Thursday, June 10, 2010

Knowing that we lose money, do we really want to know why?

This company, undertook turnkey projects globally and had sizable order books to last another 5 years. The board took a serious notice of the alarming rate of increase in the instances of customer complaints, legal suits on performance shortfalls and cancellation of orders. It was clear that competition from Chinese, Taiwanese and Korean companies was getting intense; they had acquired a reputation for undertaking larger projects lower costs and shorter delivery cycles. In a few cases, the Scandinavian companies were given the job of designing, which was more profitable and prestigious, reducing the role of the Indian company to being a mere labor supplier and site supervisor. The CEO was advised by the board to infuse fresh blood into the company to arrest the decline and present a clear strategy to regain their market share.

Satwinder Narang, one of the management trainees, vividly recalled the welcome address of the CEO during their induction program. Taking a great deal of pride in ‘his’ team, the CEO had proclaimed, “Everybody in my company works very hard. We have reached this far because of the untiring efforts of the workers and senior management. While extending a warm welcome to our ‘associates’ drawn afresh from colleges, I would urge you all to emulate the culture of dedication and transparency instilled by your seniors.” The meetings ended with a customary vote of thanks being proposed by one of the inmates of the incoming batch of fresh employees.

Soon thereafter, Satwinder was assigned the task of identifying the scope for making additional profits and containing the room for possible leakage of profits leading to losses. After having toured the various departments he had been assigned to study, it was time for him to turn in his report. A sample of 25 out of the 100 plus projects that he had studied showed that any project could potentially lose money under six headings.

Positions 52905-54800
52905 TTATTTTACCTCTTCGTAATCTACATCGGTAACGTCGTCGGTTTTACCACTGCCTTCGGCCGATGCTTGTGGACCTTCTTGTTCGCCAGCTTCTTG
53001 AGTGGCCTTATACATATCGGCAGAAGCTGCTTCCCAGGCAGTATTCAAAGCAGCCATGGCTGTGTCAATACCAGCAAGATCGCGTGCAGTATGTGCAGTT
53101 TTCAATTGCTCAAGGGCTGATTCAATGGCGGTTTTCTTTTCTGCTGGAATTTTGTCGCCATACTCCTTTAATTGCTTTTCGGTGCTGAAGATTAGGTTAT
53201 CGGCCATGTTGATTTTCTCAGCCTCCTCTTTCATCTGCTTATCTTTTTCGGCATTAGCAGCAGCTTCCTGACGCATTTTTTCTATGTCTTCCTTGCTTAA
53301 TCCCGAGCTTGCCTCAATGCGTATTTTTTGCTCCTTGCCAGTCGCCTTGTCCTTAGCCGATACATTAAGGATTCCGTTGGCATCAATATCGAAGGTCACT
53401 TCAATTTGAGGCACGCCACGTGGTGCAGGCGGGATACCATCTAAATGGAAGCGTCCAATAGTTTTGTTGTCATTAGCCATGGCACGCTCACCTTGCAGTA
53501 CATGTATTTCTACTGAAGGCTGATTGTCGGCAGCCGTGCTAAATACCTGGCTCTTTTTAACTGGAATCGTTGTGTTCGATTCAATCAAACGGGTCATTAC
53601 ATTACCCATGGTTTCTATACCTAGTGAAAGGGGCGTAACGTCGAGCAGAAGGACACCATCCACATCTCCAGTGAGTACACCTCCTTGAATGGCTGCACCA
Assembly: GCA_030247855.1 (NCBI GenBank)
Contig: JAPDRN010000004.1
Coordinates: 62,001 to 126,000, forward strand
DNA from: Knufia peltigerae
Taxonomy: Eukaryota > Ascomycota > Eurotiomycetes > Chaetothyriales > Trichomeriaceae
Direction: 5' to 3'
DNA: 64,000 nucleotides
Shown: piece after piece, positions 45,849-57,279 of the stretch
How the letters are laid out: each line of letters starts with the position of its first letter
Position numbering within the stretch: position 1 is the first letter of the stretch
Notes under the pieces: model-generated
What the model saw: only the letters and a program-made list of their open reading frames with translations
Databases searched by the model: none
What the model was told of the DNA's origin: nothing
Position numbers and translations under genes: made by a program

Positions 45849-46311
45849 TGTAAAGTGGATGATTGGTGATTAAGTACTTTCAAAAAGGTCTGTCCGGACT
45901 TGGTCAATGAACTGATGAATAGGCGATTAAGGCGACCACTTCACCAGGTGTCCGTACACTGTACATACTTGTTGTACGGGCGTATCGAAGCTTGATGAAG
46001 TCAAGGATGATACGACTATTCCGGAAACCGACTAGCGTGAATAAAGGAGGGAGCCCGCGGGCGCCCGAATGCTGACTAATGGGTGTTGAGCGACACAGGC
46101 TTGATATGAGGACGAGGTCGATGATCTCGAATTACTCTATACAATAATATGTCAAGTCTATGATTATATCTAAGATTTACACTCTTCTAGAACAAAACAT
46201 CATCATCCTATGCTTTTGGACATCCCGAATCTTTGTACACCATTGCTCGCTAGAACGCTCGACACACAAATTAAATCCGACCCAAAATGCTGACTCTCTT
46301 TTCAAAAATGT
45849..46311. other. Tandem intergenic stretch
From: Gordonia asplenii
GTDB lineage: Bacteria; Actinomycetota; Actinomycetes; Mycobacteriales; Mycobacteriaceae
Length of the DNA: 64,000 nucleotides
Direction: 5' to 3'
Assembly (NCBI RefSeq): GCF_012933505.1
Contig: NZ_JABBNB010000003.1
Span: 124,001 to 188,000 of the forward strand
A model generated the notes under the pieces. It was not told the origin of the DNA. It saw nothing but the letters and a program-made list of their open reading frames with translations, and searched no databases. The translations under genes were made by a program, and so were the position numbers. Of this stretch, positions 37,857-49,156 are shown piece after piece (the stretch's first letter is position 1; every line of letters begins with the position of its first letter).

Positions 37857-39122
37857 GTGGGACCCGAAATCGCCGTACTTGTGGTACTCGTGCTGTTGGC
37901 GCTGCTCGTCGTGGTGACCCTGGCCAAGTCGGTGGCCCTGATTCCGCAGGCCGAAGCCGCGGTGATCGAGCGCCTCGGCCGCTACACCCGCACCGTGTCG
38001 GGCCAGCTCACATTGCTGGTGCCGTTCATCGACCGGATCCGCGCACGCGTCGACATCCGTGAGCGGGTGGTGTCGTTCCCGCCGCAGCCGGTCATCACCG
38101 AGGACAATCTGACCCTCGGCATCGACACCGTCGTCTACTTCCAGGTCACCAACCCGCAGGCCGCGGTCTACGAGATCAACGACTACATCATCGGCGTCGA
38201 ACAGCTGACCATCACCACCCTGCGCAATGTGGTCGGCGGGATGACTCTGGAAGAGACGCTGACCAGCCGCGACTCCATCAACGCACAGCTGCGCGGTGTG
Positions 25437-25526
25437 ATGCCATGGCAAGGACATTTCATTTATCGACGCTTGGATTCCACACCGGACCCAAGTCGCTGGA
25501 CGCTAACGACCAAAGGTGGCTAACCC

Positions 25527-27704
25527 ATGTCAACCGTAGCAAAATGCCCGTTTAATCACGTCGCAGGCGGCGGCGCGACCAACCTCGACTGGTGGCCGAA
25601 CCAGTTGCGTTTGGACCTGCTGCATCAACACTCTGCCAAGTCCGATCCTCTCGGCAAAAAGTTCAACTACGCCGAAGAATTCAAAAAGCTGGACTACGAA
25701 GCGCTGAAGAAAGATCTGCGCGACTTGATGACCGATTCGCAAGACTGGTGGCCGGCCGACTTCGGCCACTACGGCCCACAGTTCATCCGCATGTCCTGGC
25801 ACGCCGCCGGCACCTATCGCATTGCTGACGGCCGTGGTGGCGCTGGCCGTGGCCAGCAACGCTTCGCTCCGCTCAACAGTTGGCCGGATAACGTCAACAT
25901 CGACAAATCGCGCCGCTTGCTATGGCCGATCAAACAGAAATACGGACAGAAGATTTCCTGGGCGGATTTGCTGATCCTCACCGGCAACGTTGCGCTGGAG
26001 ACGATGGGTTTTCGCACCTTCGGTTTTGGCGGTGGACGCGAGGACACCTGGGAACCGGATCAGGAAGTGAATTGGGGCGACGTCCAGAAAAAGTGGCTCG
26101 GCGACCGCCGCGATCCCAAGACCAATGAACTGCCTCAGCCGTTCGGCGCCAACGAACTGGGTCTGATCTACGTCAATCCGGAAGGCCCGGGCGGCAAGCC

All trainees, like him, were due to be assessed for their aptitudes by an assessment board that included the CEO. Candidates that came up with directly actionable findings will be given independent charge of managing the projects and posted overseas.

While the prospects for professional visibility and faster career growth were a distinct possibility, there was considerable anxiety about the level of readiness and receptivity of the top management to the somewhat ‘brutal’ findings the project report contained. Was the management really serious about knowing the shortcomings and doing something about the business?

When Satwinder alluded to virtues of openness that the CEO mentioned during the induction program, the seniors merely chuckled in discreet silence and persuaded him to exercise discretion. Satwinder became even more uneasy when he consulted his seniors. His HR guide encouraged him to be bold but advised him to verify the numbers and the logic so that his report could not be dismissed as the work of an amateur. On the contrary, his mentor, drawn from the business stream however, cautioned Satwinder on the need to contain his enthusiasm lest he be perceived as being a nit picker and an upstart.

Should he play safe or be bold and feel sorry?

Was there a danger of ruining one’s career prospects by tabling facts that may not be of very sympathetic towards the top management? How to know and whom to ask for advice, wondered Satwinder?

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